- Non-Steroidal Anti-Inflammatory Drugs (NSAIDs) (Brand names: Nurofen, Brufen, Mobic, Celebrex, Naprosyn, Orudis, Arcoxia, Voltaren) updated February 2017
- Paracetamol (Brand names: Dymadon, Febridol, Panadol, Panamax, Paralgin, Panadol Osteo) updated February 2016
- Prednisolone and Prednisone (Brand names: Panafcort, Panafcortelone, Predsone, Predsolone, Solone, Sone) updated February 2016
- Probenecid (Brand name: Pro-Cid) updated February 2016
- Raloxifene (Brand name: Evista) updated April 2020
- Rituximab (Brand name: Mabthera) updated April 2016
- Secukinumab (Brand name: Cosentyx®) updated November 2016
- Strontium (Brand name: Protos®) updated February 2016
- Sulfasalazine (Brand names: Pyralin EN, Salazopyrin, Salazopyrin EN) updated April 2016
- Teriparatide (Brand name: Forteo®) updated February 2016
- Tocilizumab (Brand name: Actemra) updated February 2017
- Tofacitinib (Brand name: Xeljanz®) updated May 2016
- Ustekinumab (Brand name: Stelara) updated October 2015
Under best practice guidelines and in-house policies and procedures we do not provide scripts over the phone or via email requests. If you require a script urgently, please contact our rooms to arrange the first available telehealth appointment for your convenience. If you require a biologic script these can only be done onsite or via Skype. Please see below instructions relating to the specific requirements for a biologic prescription.
Biological Treatment Rules as per HIC
Please take note that prescriptions for biologics are NOT that same as being prescribed regular medications. These prescriptions cost up to $20,000 per year. If you feel you cannot follow the guidelines, as listed below, please notify the Doctor and you will be placed back onto oral medications.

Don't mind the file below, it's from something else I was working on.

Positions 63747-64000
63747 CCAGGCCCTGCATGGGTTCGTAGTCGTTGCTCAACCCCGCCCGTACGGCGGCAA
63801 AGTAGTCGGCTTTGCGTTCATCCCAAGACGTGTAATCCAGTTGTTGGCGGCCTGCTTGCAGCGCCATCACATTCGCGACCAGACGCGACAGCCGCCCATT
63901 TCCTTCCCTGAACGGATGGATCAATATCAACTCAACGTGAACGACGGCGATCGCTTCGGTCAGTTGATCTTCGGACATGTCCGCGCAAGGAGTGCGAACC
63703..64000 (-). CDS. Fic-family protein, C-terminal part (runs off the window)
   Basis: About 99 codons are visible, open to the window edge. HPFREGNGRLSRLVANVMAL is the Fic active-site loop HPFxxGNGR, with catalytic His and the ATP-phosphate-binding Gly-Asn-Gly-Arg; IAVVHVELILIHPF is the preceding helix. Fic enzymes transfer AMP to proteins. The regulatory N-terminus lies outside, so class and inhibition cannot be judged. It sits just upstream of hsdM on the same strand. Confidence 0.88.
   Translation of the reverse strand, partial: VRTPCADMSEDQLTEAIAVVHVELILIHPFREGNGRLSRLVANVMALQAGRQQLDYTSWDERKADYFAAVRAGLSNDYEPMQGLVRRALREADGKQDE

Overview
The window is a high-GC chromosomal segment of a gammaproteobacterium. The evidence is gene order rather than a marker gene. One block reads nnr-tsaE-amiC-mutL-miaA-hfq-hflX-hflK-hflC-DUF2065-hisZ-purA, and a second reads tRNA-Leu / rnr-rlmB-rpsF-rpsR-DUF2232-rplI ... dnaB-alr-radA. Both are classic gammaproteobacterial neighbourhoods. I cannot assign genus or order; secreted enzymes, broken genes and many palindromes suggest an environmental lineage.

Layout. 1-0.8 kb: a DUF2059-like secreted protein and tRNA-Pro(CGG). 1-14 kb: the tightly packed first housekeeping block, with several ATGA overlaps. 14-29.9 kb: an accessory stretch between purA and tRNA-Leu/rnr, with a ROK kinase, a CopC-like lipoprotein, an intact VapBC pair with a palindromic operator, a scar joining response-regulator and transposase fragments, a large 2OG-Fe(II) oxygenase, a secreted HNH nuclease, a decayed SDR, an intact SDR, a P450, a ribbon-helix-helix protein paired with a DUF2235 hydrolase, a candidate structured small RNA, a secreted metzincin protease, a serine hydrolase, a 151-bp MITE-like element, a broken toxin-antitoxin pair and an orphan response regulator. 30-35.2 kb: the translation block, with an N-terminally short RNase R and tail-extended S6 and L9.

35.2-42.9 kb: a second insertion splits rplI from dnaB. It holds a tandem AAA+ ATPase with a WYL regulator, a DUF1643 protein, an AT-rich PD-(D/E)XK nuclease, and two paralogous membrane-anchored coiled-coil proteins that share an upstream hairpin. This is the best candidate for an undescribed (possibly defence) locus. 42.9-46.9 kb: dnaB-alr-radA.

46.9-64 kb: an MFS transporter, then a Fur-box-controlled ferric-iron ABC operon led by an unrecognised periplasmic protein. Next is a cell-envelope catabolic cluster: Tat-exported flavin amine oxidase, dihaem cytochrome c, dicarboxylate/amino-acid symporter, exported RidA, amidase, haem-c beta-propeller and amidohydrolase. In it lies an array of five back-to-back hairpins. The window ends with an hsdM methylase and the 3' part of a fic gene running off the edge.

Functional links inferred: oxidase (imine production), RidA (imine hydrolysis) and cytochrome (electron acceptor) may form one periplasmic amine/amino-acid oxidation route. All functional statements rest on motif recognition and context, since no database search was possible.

It is imperative that you take responsibility for maintaining regular blood tests and making appropriately time appointments with the Rheumatologist.
1. Initial script is for a 16 week (make sure you keep the prescriptions with you).
Patient must have blood tests performed and be reviewed after three months of treatment and before the last script runs out. You must be seen by the prescribing doctor for assessment around the time you pick up your last repeat.
*PLAN TO DO BLOOD TEST & HAVE APPOINTMENT TO SEE DOCTOR APPROXIMATELY THE WEEK YOU PICK UP YOUR LAST REPEAT (about week 13). Scripts cannot be issued until bloods and assessment is performed. The HIC no longer permit faced requests or over the phone requests for prescriptions.
2. Subsequent script is for 24 weeks (make sure you keep the prescription with you).
*PLAN TO DO BLOOD TEST & HAVE APPOINTMENT TO SEE DOCTOR APPROXIMATELY THE WEEK YOU PICK UP YOUR LAST REPEAT (about week 20). Scripts cannot be issued until bloods and assessment is performed. The HIC no longer permit faced requests or over the phone requests for prescriptions.
3. Delay injections for infusions if you have any infections, fevers, flu, etc, and get on antibiotics ASAP.
WE CANNOT DO OVER THE PHONE SCRIPTS – this is against the law and the penalty is a fine of $20,000. If you lose the script, a new application has to be made to HIC.
We will keep an eye on your appointment requirements following your initial application. Indeed, some patients have specific requirements for their individual needs that bypass regular treatment standards. If you have any queries and concerns regarding your appointment requirements for biologic applications, please speak to our onsite manager.